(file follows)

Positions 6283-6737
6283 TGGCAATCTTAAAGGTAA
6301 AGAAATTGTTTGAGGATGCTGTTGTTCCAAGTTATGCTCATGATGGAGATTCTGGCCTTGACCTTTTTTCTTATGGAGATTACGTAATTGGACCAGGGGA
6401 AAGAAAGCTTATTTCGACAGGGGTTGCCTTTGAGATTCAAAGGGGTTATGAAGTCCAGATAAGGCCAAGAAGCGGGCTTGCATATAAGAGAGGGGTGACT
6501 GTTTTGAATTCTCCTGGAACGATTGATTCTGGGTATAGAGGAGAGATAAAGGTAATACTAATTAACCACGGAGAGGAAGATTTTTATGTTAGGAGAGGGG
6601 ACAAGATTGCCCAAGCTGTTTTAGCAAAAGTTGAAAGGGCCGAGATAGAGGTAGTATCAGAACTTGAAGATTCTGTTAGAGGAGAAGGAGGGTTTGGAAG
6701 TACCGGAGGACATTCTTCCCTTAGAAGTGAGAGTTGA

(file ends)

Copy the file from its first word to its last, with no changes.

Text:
Positions 6283-6737
6283 TGGCAATCTTAAAGGTAA
6301 AGAAATTGTTTGAGGATGCTGTTGTTCCAAGTTATGCTCATGATGGAGATTCTGGCCTTGACCTTTTTTCTTATGGAGATTACGTAATTGGACCAGGGGA
6401 AAGAAAGCTTATTTCGACAGGGGTTGCCTTTGAGATTCAAAGGGGTTATGAAGTCCAGATAAGGCCAAGAAGCGGGCTTGCATATAAGAGAGGGGTGACT
6501 GTTTTGAATTCTCCTGGAACGATTGATTCTGGGTATAGAGGAGAGATAAAGGTAATACTAATTAACCACGGAGAGGAAGATTTTTATGTTAGGAGAGGGG
6601 ACAAGATTGCCCAAGCTGTTTTAGCAAAAGTTGAAAGGGCCGAGATAGAGGTAGTATCAGAACTTGAAGATTCTGTTAGAGGAGAAGGAGGGTTTGGAAG
6701 TACCGGAGGACATTCTTCCCTTAGAAGTGAGAGTTGA